Contrived Plot Points in Fiction Writing … As Illustrated by Curb Your Enthusiasm

CurbAt the outset of this post, I am throwing my hands in the air, and begging those fans of HBO’s Curb Your Enthusiasm to keep an open mind. I know you’re a passionate bunch, but remember … I’m not insulting you personally. Everything I say is just an opinion, it’s all in good fun, and is punctuated with smiley emoticons (metaphorically).

I, myself, am definitely not a fan … to my husband’s utter bafflement. Over the years, he’s tried to get me to fall in love with Curb as he has. But no matter how many episodes he guilts me into watching (“Just one more, please! I know you’ll love this one. It’s right up your alley, I swear it!) I find the show downright unpalatable.

For the longest time, though, I was unable to articulate why that was. All I knew was that I didn’t laugh, I didn’t care, I didn’t want to watch. Then, in one of my more analytical moments, I sat down and really thought about it. What was it about Curb that I simply couldn’t stand? What I discovered was this: the thing I don’t like about the show is the same thing I don’t like about a lot of poorly-written fiction …

Curb Your Enthusiasm is far too contrived.

There, I said it. Go ahead, Curb fans, throw your digital vegetables at me and boo at your computer screens till you’re blue in the face! [Insert smiley face emoticon here]

Okay, so Larry David is a quirky character, I get that. That is where his comedic genius lies: in being the odd man out, the one who reacts to situations in a way that no normal person does. It’s the formula that most successful contemporary sitcoms follow (Friends, The Big Bang Theory, The Simpsons, etc.). What I don’t like about Curb is that everyone Larry interacts with behaves the same way he does. It’s like a world full of Larry Davids, and it’s what each episode relies on to get Larry into these situations where he can start behaving so Larry-like.Forks

Take, for example, “The Massage” (episode 10 of season 2) where Larry is arrested for stealing forks from a restaurant. In one scenario, he packs up his half-eaten meal and brings it out of the restaurant for his waiting driver to eat. The driver looks into the bag, sees that the food is Larry’s leftovers, and with a look of disgust says, “I can’t eat this. This is your leftovers” (or something to that effect).

As ridiculous as that was for Larry to do, I ask you this? And answer truthfully … What is the likelihood that an employee – a real employee in the real world – would respond in that way to his or her employer? Far more likely that he or she would simply nod, smile, give a begrudging thank you, and then go home and verbally blast the employer to friends and family. Larry’s decision to bring his table scraps to his driver was a funny moment; it was good comedy. His driver’s reaction, and then Larry’s counter-reaction and then the driver’s counter-counter-reaction … it’s just too over-the-top and – get ready for it – contrived.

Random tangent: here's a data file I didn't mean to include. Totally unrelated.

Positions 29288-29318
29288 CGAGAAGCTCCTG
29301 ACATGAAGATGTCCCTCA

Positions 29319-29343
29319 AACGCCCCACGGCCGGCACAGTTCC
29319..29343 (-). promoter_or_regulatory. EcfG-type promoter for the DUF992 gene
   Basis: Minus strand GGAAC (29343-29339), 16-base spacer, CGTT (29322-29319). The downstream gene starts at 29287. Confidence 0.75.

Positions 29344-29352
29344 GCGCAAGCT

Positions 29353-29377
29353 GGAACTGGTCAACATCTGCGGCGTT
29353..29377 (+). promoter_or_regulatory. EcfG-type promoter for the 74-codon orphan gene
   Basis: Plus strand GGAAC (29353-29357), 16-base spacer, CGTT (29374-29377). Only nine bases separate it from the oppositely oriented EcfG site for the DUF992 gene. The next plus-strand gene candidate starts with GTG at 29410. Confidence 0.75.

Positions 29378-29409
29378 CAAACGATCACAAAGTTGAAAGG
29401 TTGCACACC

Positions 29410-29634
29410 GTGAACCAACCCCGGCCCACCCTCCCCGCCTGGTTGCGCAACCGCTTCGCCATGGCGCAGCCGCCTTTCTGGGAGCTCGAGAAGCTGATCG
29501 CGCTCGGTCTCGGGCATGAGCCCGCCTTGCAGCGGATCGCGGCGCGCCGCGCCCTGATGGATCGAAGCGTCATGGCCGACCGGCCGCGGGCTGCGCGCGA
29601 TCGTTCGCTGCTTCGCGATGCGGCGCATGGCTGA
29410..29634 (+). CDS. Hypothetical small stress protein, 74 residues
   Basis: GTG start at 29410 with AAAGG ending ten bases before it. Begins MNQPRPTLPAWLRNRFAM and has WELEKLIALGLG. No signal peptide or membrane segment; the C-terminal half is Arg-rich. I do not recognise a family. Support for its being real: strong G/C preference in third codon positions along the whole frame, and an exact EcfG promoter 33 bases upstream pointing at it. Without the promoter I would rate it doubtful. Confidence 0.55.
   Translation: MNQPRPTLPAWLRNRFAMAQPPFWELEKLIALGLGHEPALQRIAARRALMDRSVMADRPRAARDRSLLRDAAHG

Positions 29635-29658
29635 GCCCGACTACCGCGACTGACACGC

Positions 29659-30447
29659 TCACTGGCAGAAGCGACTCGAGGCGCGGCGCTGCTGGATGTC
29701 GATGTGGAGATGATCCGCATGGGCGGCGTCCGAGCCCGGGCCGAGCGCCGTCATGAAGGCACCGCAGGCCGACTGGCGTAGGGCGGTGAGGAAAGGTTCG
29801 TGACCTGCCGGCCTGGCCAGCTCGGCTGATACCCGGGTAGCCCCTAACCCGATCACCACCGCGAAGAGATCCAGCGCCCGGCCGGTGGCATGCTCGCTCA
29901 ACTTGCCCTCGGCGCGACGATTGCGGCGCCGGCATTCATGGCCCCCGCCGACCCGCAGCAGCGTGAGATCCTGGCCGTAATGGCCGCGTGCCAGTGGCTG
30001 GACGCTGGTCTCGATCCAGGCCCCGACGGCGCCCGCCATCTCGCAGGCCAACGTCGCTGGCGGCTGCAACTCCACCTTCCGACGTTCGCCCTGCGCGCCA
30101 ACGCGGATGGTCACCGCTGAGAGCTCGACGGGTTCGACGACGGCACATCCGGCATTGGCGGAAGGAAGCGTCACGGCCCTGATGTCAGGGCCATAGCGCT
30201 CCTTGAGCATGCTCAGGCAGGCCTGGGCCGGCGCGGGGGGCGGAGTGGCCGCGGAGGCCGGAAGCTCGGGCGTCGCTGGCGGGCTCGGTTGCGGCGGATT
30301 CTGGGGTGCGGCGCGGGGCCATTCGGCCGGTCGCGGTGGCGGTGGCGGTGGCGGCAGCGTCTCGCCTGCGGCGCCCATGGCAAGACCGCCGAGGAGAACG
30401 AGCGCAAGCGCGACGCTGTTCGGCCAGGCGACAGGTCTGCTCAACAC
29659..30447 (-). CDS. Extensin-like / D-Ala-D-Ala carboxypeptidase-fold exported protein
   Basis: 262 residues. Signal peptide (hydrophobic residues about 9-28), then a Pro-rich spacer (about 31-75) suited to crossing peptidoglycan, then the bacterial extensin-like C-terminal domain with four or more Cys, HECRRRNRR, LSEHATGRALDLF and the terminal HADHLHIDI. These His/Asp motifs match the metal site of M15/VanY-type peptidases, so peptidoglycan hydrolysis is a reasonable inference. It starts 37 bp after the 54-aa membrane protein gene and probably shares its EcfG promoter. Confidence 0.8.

In the next scenario of that episode, the maitre’d of the restaurant is angry with Larry for a previous incident. When Larry tries to take a fork out of the restaurant to give to his driver, even though he explains why he’s taking the fork, the maitre d’ has Larry arrested for stealing. Again, in what world would that happen? In what world would a maitre d’, faced with that situation, go to such drastic measures and still hope to keep his job? But, it was the plot point that was needed to have Larry react in a Larry-like way, and sends him to court where he gets himself into yet another scrape.

MichaelThe comedic genius of having a character like Larry David in Curb Your Enthusiasm lies in this character being the quirky personality. Michael Scott from the US version of The Office is also a quirky personality … not quite in the same way, but the principle stands. And when he does things that are so very Michael-like, what makes it funny is that those surrounding him react in believable ways. We don’t have a show full of Michaels, The Office wouldn’t be funny if we did. (Some would argue that The Office is full of quirky characters, so to nip that conversation in the bud, I’d point out that when each character lets his or her quirky out, the rest of the office, including Michael Scott himself, behaves as we would expect a person to behave.)

So, I encourage you to apply what I’ve said about Curb Your Enthusiasm to your fiction writing. As authors, we hear often that we should not write contrived or convenient plot devices to move our characters from A to B. If your character is not behaving in a way that is not organic to who she or he is, then your plot will seem forced. Or, if your supporting cast is not behaving in a way that we would expect average human beings to behave in similar circumstances, then your plot will seem forced. Just as the comedy in Curb Your Enthusiasm is forced. IMO … I repeat, Curb lovers, I-M-O!